“The rehab process was rough because it was the same thing every day for a couple months at a time,” Hill said. “Some days you had to take off to get rest, but I would feel good so I didn’t really want to. Then there were some days where I had to rehab and I felt horrible and I couldn’t take a break. It’s frustrating to be an athlete and then have to become non-athletic and learn to do everything again on one leg. It’s hard, physically and mentally.”

The strength staff Arizona is known as one of the best in the country. Strength coaches Chris Allen and Parker Whiteman pushed Hill to his limits to make sure that when he did come back, he would be better than he was before he got hurt.

“The strength staff, especially Parker (Whiteman) and Chris (Allen), really helped me,” Hill said. “I wouldn’t have been able to do it without the strength and medical staffs at my side every day. I was able to really feel that they had my back and they would help me. They pushed me past my limit, and I think that helped me a lot.”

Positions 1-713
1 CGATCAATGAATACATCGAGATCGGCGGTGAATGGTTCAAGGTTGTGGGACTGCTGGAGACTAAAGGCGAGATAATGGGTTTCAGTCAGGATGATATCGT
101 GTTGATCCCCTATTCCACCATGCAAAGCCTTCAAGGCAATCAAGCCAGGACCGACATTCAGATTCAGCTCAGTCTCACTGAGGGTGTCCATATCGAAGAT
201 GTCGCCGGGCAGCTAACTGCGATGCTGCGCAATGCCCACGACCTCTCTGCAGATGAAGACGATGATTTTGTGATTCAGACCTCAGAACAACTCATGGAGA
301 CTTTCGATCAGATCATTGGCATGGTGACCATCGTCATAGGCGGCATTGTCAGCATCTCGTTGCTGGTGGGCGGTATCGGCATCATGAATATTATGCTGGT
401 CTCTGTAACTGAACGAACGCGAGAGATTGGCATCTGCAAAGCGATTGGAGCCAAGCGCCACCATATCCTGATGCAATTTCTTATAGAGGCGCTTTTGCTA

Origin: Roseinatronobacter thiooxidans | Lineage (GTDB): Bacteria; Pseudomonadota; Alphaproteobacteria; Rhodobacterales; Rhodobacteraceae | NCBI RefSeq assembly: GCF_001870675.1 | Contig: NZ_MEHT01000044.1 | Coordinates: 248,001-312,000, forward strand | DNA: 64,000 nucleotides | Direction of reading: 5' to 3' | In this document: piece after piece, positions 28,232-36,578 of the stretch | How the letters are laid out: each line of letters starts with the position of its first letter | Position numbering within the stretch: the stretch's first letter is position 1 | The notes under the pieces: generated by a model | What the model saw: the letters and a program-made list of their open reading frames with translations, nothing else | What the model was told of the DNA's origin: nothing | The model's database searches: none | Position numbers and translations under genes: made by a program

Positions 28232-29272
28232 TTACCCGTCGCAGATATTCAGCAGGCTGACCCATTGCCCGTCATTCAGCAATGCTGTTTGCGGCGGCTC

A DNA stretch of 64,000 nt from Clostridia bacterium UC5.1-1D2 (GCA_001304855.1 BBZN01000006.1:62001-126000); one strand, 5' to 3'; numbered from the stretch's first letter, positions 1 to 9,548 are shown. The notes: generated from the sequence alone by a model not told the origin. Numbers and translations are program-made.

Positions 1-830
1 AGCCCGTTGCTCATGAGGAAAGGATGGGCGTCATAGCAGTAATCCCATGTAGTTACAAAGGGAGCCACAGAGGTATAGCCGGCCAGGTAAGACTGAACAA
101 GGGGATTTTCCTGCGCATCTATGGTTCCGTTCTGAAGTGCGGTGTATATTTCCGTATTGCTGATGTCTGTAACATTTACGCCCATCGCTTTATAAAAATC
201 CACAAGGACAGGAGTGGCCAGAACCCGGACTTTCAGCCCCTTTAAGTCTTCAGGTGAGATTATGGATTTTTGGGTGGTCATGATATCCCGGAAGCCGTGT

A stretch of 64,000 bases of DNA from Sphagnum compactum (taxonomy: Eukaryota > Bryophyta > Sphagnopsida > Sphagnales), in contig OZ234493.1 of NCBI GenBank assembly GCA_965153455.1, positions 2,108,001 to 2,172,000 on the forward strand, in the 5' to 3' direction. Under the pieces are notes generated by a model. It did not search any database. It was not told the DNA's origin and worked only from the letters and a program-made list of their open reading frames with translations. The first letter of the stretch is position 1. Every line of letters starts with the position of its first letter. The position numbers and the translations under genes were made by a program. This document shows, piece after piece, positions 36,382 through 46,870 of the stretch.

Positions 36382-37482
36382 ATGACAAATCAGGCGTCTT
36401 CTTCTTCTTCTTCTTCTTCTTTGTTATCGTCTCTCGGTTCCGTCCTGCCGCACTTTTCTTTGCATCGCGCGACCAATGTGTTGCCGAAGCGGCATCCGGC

Hill’s fellow receivers DaVonte’ Neal and Cayleb Jones also made the rehab process easier on him. Neal and Jones redshirted the season per transfer rules.

“I always had a lot of time to talk to them on the sideline,” Hill said. “I was able to watch games and see what we were doing and I was able to become good friends with them because we had a lot more time to talk.”

As the year went on, Hill became more motivated every day. He wanted to play right away, but he knew he was a long way away, and that was his motivation.

“Every day was motivation for me,” Hill said. “I got a little more upset every day, especially the days I wasn’t able to rehab. It motivated me because I didn’t want to feel this way anymore and I wanted to get to 100 percent as fast as possible.”

He wanted to play in the AdvoCare V100 Bowl, so Hill was constantly being pushed by everyone to work as hard as he could and to never give in to the pain and frustration. The thought of giving up never crossed his mind because nobody would allow that.

“My goal was to be able to play in the bowl game,” Hill said. “If I wasn’t able to do that, I wanted to run out of the tunnel with the team. Neither of those were able to happen, but I never gave up on myself and neither did anyone else. Even if I wanted to give up, it would’ve been rough for me.”

After the 2013 season ended, Hill had a choice. He could enter the NFL Draft and have a very good chance at being selected, or return for his senior season and finish what he started. He decided to come back, and seems content with his decision.

When spring practice began in 2014, Hill began to participate more than he ever did. He was able to practice with the team and play in the spring game.